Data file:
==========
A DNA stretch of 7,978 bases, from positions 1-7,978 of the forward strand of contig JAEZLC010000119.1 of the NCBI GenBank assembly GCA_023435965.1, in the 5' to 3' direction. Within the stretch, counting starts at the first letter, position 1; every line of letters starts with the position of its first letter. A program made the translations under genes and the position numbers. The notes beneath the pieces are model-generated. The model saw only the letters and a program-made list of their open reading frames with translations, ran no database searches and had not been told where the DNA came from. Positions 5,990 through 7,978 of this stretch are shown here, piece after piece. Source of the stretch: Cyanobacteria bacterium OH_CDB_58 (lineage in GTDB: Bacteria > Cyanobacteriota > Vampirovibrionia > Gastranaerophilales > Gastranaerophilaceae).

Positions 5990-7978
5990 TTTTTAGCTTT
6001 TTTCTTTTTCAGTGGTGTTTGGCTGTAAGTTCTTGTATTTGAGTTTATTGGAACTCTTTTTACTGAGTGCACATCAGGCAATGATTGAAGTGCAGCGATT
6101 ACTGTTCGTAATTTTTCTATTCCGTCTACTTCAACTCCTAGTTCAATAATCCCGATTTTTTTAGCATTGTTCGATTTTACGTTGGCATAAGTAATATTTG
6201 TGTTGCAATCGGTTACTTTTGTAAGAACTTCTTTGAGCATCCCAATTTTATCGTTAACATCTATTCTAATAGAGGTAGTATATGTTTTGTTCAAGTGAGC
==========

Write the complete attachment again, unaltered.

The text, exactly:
A DNA stretch of 7,978 bases, from positions 1-7,978 of the forward strand of contig JAEZLC010000119.1 of the NCBI GenBank assembly GCA_023435965.1, in the 5' to 3' direction. Within the stretch, counting starts at the first letter, position 1; every line of letters starts with the position of its first letter. A program made the translations under genes and the position numbers. The notes beneath the pieces are model-generated. The model saw only the letters and a program-made list of their open reading frames with translations, ran no database searches and had not been told where the DNA came from. Positions 5,990 through 7,978 of this stretch are shown here, piece after piece. Source of the stretch: Cyanobacteria bacterium OH_CDB_58 (lineage in GTDB: Bacteria > Cyanobacteriota > Vampirovibrionia > Gastranaerophilales > Gastranaerophilaceae).

Positions 5990-7978
5990 TTTTTAGCTTT
6001 TTTCTTTTTCAGTGGTGTTTGGCTGTAAGTTCTTGTATTTGAGTTTATTGGAACTCTTTTTACTGAGTGCACATCAGGCAATGATTGAAGTGCAGCGATT
6101 ACTGTTCGTAATTTTTCTATTCCGTCTACTTCAACTCCTAGTTCAATAATCCCGATTTTTTTAGCATTGTTCGATTTTACGTTGGCATAAGTAATATTTG
6201 TGTTGCAATCGGTTACTTTTGTAAGAACTTCTTTGAGCATCCCAATTTTATCGTTAACATCTATTCTAATAGAGGTAGTATATGTTTTGTTCAAGTGAGC